Sure, we all know that Robert Olen Butler is the Pulitzer-winning author whose author wife, Elizabeth Dewberry, just left him to become one of media mogul Ted Turner's girlfriends, prompting him to pen the nuttiest email of all time. But how familiar are we all with his award-winning work? Maybe some excerpts from this short story, which first appeared in the New Yorker in 1995, would be a good primer. It is about what you think: a man turns into a parrot, is purchased as a pet by his wife, and is forced to watch her cavort around the house with her new lover.

Here's our second-favorite passage:

I was jealous in life. I admit it. I would admit it to her. But it was because of my connection to her. I would explain that. When we held each other, I had no past at all, no present but her body, no future but to lie there and not let her go. I was an egg hatched beneath her crouching body, I entered as a chick into her wet sky of a body, and all that I wished was to sit on her shoulder and fluff my feathers and lay my head against her cheek, my neck exposed to her hand.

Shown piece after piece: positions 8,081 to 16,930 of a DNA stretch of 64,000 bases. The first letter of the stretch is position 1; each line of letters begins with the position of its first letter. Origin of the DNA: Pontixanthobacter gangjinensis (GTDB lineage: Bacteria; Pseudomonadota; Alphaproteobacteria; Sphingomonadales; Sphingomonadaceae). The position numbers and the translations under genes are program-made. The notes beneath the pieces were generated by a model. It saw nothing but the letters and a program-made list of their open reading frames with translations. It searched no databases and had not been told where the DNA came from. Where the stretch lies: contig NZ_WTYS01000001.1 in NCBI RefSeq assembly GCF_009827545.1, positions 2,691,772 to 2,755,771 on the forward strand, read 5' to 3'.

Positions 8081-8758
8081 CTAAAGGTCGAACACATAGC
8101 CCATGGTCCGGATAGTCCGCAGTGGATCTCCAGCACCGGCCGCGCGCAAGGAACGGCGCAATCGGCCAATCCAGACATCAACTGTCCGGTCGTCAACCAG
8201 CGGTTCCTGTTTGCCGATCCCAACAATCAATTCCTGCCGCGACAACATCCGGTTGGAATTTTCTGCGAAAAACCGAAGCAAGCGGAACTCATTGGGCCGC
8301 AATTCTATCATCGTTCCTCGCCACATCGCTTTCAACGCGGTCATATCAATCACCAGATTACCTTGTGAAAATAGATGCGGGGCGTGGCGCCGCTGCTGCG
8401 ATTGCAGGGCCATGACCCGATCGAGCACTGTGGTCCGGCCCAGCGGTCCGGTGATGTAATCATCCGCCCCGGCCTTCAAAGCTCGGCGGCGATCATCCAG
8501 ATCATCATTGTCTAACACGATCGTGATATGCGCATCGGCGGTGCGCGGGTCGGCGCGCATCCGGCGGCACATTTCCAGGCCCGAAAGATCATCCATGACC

And here's our favorite:

And then the cracker [as the parrot has dubbed the lover, who is also described as having "a thick Georgia truck-stop accent" ] comes around the corner. He wears only his rattlesnake boots. I take one look at his miserable, featherless body and shake my head. We keep our sexual parts hidden, we parrots, and this man is a pitiful sight. "Peanut," I say.